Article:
Mr. Reeb and Ms. Allen explained that Medicaid regulations allow State Medicaid agencies to pay different rates to the same providers as long as payments do not exceed what Medicare would pay for the services — the "upper payment limit" (UPL) is the percentage of the Medicare maximum payment that is allowable for Medicaid services reimbursement (the UPL has been reduced to 100% from 150% previously). They also explained that the same regulations allow enhanced payments to be made to financially assist hospitals that provide care to a large number of Medicaid beneficiaries and uninsured patients — the disproportionate share hospital payment (DSH). In addition to reimbursing local governments for provision of health care for low-income populations through inter-governmental transfers, states may also request the return of unused funds from the local governments via IGTs. Mr. Reeb and Ms. Allen argued that some states have used such returned funds to obtain more federal Medicaid funding, or combine such funds with General Fund money for expenditure in non-health related areas.

Ms. Allen urged the Subcommittee to prohibit Medicaid payments that exceed actual costs for any government-owned facility, while Mr. Reeb recommended, among other things, that annual audits be performed of states’ UPL calculations to ensure compliance. He also urged that Medicaid payments returned by public providers to the state be deemed a refund of those payments and used to offset the federal financial participation generated by the original payment.

The thrust of Mr. Noce’s testimony was somewhat different and offered a providers’ perspective. He urged Subcommittee members to avoid reducing Medicaid funds in an effort to reign in program abuses by some states. He noted that providers whose main clientele are Medicaid recipients have the most vested interest in the financial integrity and strength of the program, and that no one will be hurt more by changes in the financing of Medicaid than such enrollees and providers, including the poor children who account for half of all Medicaid beneficiaries. He warned that reductions in Medicaid spending in such difficult fiscal times would seriously damage hospitals’ ability to serve all children, not just children of low-income families, as well as add to the numbers of uninsured children.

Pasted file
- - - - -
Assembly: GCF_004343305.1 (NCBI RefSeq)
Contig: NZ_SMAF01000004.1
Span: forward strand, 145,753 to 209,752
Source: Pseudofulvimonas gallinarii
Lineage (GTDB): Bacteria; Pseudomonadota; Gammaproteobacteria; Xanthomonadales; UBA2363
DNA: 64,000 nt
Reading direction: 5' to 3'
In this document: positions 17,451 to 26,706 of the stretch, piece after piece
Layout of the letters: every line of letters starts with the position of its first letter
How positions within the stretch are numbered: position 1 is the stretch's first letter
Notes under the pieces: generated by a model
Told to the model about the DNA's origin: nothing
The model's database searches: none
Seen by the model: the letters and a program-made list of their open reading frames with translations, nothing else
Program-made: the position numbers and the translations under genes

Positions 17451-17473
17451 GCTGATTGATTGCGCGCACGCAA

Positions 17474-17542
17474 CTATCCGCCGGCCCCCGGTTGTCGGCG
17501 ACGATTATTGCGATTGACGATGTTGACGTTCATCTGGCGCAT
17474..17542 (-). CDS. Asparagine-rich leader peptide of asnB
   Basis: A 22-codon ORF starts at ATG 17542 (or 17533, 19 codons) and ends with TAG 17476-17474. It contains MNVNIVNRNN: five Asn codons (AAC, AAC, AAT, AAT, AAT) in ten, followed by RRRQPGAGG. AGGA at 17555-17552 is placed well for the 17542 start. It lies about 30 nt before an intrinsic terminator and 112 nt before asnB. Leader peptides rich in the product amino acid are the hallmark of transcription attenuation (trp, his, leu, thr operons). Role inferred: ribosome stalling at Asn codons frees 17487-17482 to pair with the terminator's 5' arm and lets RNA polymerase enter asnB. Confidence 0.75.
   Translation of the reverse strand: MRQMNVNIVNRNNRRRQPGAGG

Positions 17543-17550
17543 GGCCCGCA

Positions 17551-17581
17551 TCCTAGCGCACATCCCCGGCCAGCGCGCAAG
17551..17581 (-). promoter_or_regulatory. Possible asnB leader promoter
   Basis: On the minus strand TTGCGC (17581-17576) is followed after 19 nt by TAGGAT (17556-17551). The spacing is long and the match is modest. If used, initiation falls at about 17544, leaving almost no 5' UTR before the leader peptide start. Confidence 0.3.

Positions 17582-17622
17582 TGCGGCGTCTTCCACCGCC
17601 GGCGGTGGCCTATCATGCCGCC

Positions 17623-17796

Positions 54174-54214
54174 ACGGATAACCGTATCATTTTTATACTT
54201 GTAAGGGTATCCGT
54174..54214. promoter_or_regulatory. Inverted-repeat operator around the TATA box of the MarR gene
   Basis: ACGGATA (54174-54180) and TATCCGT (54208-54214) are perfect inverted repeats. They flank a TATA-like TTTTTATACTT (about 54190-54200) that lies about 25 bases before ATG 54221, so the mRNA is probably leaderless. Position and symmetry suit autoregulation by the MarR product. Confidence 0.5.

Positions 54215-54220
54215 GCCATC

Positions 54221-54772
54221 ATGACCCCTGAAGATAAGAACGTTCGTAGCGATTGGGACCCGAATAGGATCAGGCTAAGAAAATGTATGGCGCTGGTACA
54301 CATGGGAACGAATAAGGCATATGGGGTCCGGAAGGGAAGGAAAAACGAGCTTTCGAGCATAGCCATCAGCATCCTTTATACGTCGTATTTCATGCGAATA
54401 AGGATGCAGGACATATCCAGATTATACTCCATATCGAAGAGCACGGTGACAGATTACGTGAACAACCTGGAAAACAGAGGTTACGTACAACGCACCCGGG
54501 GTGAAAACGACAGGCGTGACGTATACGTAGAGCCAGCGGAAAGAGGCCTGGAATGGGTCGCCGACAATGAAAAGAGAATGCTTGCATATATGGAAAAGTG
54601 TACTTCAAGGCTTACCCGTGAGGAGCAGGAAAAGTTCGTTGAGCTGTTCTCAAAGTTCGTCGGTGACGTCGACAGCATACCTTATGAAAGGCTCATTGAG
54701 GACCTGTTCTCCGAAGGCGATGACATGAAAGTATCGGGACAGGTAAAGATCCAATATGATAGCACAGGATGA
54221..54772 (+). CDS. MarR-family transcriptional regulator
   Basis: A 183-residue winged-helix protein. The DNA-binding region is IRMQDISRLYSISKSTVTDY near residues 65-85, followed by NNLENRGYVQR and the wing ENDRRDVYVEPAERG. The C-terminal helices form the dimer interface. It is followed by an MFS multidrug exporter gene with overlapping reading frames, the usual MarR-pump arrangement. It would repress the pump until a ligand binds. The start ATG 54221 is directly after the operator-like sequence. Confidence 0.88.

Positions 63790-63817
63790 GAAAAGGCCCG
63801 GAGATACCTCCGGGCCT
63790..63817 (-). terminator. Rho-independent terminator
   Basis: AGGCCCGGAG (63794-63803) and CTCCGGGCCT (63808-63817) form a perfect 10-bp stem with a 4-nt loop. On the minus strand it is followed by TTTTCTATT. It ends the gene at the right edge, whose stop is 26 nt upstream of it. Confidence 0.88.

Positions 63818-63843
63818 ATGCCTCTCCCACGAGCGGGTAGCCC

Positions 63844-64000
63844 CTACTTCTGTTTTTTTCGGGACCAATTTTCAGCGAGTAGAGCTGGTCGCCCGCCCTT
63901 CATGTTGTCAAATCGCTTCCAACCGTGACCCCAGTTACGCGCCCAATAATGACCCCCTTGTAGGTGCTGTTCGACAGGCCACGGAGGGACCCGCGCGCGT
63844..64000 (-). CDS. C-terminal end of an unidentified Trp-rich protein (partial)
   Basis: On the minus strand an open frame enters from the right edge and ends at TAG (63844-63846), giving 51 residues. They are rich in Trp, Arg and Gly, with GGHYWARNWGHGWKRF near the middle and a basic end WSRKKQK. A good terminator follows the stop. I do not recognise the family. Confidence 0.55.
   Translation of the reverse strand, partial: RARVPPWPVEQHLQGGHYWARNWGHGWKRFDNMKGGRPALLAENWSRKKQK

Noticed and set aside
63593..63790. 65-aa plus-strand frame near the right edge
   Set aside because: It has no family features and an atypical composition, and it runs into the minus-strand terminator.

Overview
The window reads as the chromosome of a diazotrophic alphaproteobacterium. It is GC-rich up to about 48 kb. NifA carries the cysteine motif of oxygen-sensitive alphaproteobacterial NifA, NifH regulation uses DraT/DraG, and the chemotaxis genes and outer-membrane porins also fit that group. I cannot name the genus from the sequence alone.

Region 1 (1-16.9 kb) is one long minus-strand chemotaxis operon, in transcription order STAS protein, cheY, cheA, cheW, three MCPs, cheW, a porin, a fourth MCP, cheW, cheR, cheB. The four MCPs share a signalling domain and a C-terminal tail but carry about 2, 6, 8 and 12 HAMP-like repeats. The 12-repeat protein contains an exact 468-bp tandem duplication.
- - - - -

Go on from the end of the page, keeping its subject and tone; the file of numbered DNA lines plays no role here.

Upon questioning by Rep. Eshoo, who cited a National Governors’ Association letter saying that without IGTs some states — including California — will be unable to finance Medicaid, Mr. Noce said that such transfers play an instrumental role in ensuring that children’s hospitals get reimbursed for services provided to low-income populations. Without such intergovernmental transfers, Mr. Noce contended, CHLA will experience a $25 to $30 million loss over several years, resulting in considerably scaled down services to the Medicaid population and others.

Rep. Eshoo and Rep. Capps asked Mr. Noce what effect the Administration’s proposed cut of $23.5 billion to the Medicaid program would have on California, and in particular on CHLA. He replied that if the cuts were to be implemented, CHLA will experience a loss of up to $70 million, in effect closing the hospital, and transforming it into a research institution. He recommended that Congress take a targeted approach to censure those states that abuse the intergovernmental transfer practice, rather than penalizing all states.

For full testimony, visit the Health Subcommittee’s website at: .


Homeland Security Appropriations Panel Discusses State and Local First Responder Grants

On Thursday, March 18, 2004, the House Appropriations Subcommittee on Homeland Security held a hearing to hear testimony from Suzanne Mencer, Director of the DHS Office of Domestic Preparedness (ODP). The office is the primary source of federal first responder grant funding to state and local governments.